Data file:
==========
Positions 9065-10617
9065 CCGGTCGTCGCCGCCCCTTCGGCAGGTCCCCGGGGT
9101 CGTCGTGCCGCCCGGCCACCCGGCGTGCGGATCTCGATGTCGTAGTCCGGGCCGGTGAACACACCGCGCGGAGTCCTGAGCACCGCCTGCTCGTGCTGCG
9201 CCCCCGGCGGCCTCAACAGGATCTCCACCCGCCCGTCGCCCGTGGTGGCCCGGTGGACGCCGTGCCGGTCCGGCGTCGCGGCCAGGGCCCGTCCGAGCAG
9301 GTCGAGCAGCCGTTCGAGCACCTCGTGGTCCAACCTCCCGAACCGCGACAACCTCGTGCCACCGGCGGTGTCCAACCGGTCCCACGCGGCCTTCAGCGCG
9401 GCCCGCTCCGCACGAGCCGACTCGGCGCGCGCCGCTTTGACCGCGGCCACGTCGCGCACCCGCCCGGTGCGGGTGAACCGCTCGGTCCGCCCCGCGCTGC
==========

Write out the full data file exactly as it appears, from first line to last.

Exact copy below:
Positions 9065-10617
9065 CCGGTCGTCGCCGCCCCTTCGGCAGGTCCCCGGGGT
9101 CGTCGTGCCGCCCGGCCACCCGGCGTGCGGATCTCGATGTCGTAGTCCGGGCCGGTGAACACACCGCGCGGAGTCCTGAGCACCGCCTGCTCGTGCTGCG
9201 CCCCCGGCGGCCTCAACAGGATCTCCACCCGCCCGTCGCCCGTGGTGGCCCGGTGGACGCCGTGCCGGTCCGGCGTCGCGGCCAGGGCCCGTCCGAGCAG
9301 GTCGAGCAGCCGTTCGAGCACCTCGTGGTCCAACCTCCCGAACCGCGACAACCTCGTGCCACCGGCGGTGTCCAACCGGTCCCACGCGGCCTTCAGCGCG
9401 GCCCGCTCCGCACGAGCCGACTCGGCGCGCGCCGCTTTGACCGCGGCCACGTCGCGCACCCGCCCGGTGCGGGTGAACCGCTCGGTCCGCCCCGCGCTGC